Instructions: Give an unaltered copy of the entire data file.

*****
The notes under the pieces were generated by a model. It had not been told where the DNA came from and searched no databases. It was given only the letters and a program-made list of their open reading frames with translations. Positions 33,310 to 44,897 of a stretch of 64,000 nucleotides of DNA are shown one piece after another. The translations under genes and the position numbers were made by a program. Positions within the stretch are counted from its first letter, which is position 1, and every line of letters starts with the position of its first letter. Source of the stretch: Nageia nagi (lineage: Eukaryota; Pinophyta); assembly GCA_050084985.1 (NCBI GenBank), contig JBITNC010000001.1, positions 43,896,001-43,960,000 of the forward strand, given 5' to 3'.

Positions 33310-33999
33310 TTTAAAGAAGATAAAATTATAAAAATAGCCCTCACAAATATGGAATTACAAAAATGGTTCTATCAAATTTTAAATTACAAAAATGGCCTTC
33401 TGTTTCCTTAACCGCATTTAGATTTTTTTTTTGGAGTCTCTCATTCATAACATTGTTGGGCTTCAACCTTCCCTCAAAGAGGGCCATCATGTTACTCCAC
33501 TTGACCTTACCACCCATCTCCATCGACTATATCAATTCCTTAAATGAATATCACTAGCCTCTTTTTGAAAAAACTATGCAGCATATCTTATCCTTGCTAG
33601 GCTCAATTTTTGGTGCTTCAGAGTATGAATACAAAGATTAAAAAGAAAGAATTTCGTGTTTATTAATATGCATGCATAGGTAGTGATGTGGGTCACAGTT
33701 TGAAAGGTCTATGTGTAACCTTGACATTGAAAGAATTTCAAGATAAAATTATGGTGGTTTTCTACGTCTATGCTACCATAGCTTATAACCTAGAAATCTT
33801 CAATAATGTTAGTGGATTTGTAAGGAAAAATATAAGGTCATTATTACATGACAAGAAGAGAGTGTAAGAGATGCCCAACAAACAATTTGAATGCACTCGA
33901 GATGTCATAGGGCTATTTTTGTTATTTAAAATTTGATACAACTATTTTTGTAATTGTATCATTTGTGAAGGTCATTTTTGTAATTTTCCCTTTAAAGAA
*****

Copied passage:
The notes under the pieces were generated by a model. It had not been told where the DNA came from and searched no databases. It was given only the letters and a program-made list of their open reading frames with translations. Positions 33,310 to 44,897 of a stretch of 64,000 nucleotides of DNA are shown one piece after another. The translations under genes and the position numbers were made by a program. Positions within the stretch are counted from its first letter, which is position 1, and every line of letters starts with the position of its first letter. Source of the stretch: Nageia nagi (lineage: Eukaryota; Pinophyta); assembly GCA_050084985.1 (NCBI GenBank), contig JBITNC010000001.1, positions 43,896,001-43,960,000 of the forward strand, given 5' to 3'.

Positions 33310-33999
33310 TTTAAAGAAGATAAAATTATAAAAATAGCCCTCACAAATATGGAATTACAAAAATGGTTCTATCAAATTTTAAATTACAAAAATGGCCTTC
33401 TGTTTCCTTAACCGCATTTAGATTTTTTTTTTGGAGTCTCTCATTCATAACATTGTTGGGCTTCAACCTTCCCTCAAAGAGGGCCATCATGTTACTCCAC
33501 TTGACCTTACCACCCATCTCCATCGACTATATCAATTCCTTAAATGAATATCACTAGCCTCTTTTTGAAAAAACTATGCAGCATATCTTATCCTTGCTAG
33601 GCTCAATTTTTGGTGCTTCAGAGTATGAATACAAAGATTAAAAAGAAAGAATTTCGTGTTTATTAATATGCATGCATAGGTAGTGATGTGGGTCACAGTT
33701 TGAAAGGTCTATGTGTAACCTTGACATTGAAAGAATTTCAAGATAAAATTATGGTGGTTTTCTACGTCTATGCTACCATAGCTTATAACCTAGAAATCTT
33801 CAATAATGTTAGTGGATTTGTAAGGAAAAATATAAGGTCATTATTACATGACAAGAAGAGAGTGTAAGAGATGCCCAACAAACAATTTGAATGCACTCGA
33901 GATGTCATAGGGCTATTTTTGTTATTTAAAATTTGATACAACTATTTTTGTAATTGTATCATTTGTGAAGGTCATTTTTGTAATTTTCCCTTTAAAGAA